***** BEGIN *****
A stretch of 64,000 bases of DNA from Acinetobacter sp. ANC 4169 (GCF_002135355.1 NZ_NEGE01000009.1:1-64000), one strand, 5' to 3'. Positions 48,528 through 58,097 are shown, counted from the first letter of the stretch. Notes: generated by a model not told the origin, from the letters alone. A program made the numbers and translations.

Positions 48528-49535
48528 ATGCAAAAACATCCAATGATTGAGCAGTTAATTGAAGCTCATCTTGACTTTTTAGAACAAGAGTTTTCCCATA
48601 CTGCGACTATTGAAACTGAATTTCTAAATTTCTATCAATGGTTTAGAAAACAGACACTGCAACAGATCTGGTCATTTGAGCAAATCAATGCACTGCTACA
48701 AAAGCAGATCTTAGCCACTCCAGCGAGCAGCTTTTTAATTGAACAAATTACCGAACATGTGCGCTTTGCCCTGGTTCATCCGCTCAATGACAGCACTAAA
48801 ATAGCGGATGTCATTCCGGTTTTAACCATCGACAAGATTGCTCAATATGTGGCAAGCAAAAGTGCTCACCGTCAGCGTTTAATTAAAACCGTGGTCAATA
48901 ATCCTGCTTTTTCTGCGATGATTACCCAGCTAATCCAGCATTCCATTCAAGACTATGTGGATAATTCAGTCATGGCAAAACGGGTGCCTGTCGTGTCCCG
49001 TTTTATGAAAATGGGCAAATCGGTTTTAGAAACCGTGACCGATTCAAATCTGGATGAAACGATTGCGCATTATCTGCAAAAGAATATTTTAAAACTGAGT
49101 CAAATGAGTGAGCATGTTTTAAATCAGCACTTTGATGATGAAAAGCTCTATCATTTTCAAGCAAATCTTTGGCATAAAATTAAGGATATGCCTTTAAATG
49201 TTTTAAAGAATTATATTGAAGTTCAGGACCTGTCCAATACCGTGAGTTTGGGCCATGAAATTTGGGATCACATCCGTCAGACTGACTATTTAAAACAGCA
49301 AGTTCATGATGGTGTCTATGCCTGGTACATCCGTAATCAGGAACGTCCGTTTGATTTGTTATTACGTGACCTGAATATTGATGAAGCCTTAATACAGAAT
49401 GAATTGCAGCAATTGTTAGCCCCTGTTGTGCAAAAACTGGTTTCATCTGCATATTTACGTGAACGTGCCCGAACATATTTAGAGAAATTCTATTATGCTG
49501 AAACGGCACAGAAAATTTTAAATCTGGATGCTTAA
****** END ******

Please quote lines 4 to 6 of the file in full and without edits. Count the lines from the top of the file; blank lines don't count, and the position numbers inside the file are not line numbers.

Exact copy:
48601 CTGCGACTATTGAAACTGAATTTCTAAATTTCTATCAATGGTTTAGAAAACAGACACTGCAACAGATCTGGTCATTTGAGCAAATCAATGCACTGCTACA
48701 AAAGCAGATCTTAGCCACTCCAGCGAGCAGCTTTTTAATTGAACAAATTACCGAACATGTGCGCTTTGCCCTGGTTCATCCGCTCAATGACAGCACTAAA
48801 ATAGCGGATGTCATTCCGGTTTTAACCATCGACAAGATTGCTCAATATGTGGCAAGCAAAAGTGCTCACCGTCAGCGTTTAATTAAAACCGTGGTCAATA